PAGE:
Yeah SB, totaly agree that salmonella would get killed by cooking-if it was even present in the first place-just trying to clarify that BSE had to be present, before it could infect the animal that ate it-and in this case it was cooked meat being fed to cows that normally don't eat meat-except afterbirths!

But it's a good idea to supplement your hens diet with extra protein-because by diluting layers pellets with veg and grass they fill up on fibre and don't get enough protein and energy-so yes, you do keep the cycle ticking over nicely by using the surplus eggs as feed!

Sue
Labrador lover for yonks, breeder of pedigree Murray Grey cattle for almost as long, and passionate poultry person for more years than I care to count.

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10 years 10 months ago #393385 by Stikkibeek
It's getting better and better. Today, my ancient bantam laid two eggs. She ran with legs crossed to her favourite nest first thing this morning when I let her out and this afternoon I collected two eggs from the nest.

Now before I hear scoffing coming from you all, I know there were no other eggs in the box when I collected her yesterday egg and as she's the only bantam, there could be no mistake about who had laid the eggs. Normal size with no aberrations.

So, my girl, whose name BTW is "Little Nasty":rolleyes: has laid 5 eggs this week instead of her 3 or 4.

Gee, if feeding eggs back to the hens gets them all laying two eggs a day, I'm onto a winner.

Did you know, that what you thought I said, was not what I meant :S

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10 years 10 months ago #393458 by homebirther1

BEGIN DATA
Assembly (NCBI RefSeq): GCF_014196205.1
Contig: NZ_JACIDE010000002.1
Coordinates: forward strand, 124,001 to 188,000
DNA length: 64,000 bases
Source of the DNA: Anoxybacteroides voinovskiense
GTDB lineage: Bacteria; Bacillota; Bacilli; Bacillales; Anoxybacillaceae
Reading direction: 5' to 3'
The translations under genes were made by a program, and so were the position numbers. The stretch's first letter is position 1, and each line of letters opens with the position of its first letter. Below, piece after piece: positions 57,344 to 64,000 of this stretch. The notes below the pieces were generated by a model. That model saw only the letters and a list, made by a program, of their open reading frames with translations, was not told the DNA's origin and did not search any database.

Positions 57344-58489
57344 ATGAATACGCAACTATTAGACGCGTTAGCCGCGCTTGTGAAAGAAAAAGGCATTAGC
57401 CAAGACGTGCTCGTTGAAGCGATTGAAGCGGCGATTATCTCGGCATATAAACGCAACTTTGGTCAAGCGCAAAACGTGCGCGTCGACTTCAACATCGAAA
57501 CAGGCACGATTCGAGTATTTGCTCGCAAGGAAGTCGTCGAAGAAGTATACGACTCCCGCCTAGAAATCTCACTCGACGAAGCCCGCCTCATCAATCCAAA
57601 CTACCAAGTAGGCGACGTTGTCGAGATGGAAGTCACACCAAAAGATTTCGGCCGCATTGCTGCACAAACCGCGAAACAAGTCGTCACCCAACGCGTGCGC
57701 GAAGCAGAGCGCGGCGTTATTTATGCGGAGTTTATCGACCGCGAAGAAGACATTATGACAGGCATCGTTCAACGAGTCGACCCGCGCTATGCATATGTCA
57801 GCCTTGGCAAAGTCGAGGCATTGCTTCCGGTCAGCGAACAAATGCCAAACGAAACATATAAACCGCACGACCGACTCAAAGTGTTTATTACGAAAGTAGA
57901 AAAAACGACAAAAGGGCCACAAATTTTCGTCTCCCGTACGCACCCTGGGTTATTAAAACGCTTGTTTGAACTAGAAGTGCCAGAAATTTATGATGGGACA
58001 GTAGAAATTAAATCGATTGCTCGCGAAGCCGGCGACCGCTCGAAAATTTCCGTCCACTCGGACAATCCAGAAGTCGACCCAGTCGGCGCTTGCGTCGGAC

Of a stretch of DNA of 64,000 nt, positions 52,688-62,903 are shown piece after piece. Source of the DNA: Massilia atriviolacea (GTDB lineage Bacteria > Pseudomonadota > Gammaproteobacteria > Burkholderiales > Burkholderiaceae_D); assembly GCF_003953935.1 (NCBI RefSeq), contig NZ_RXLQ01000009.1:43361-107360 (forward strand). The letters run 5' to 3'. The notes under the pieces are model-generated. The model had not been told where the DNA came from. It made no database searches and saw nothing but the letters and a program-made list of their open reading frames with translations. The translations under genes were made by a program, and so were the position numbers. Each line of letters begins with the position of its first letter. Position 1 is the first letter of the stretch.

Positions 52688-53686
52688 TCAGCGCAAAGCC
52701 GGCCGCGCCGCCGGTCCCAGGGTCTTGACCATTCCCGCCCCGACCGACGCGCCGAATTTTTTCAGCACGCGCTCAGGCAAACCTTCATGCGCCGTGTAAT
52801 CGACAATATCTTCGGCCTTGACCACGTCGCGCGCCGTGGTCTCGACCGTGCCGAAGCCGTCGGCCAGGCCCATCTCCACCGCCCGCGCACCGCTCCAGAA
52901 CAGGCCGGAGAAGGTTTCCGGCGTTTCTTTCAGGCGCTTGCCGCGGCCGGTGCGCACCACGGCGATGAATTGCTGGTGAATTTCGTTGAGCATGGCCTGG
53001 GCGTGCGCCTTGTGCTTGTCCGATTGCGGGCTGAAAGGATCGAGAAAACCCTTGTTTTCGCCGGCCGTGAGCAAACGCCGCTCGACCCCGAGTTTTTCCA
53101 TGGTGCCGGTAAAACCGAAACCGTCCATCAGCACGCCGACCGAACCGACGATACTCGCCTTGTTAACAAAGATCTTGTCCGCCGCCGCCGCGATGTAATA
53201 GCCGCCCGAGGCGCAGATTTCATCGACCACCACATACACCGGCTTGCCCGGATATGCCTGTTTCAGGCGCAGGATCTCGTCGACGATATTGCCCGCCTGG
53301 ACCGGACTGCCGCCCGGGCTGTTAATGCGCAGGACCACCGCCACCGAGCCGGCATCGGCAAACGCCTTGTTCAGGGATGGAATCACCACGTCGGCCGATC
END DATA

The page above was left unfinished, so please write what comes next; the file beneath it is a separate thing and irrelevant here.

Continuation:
Just a question. Does this not encourage the hens to eat their raw eggs?? It sounds interesting.

Sue; what are your views about this? (Interested to know, as you are the chook expert!)

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10 years 10 months ago #393467 by Stikkibeek

homebirther1;387917 wrote: Just a question. Does this not encourage the hens to eat their raw eggs?? It sounds interesting.

Sue; what are your views about this? (Interested to know, as you are the chook expert!)

I would doubt that even arises as a question since the hard boiled, crushed eggs bear no resemblance to eggs as they are laid.

Did you know, that what you thought I said, was not what I meant :S

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9 years 8 months ago #447181 by Stikkibeek
I fully expected that my hens would go into shut-down mode when we shifted them two weeks ago. Firstly because they were contained in small coops for a week while they acclimatised to the new area, instead of the free range backyard they were used to, but this has not been the case. They are still laying very well, just not getting as many helpings of free boiled eggs, since sales have sky rocketed. Seems the word has gone out on the quality of my girls eggs, and my regular customers are keeping the backlog to a minimum.

Did you know, that what you thought I said, was not what I meant :S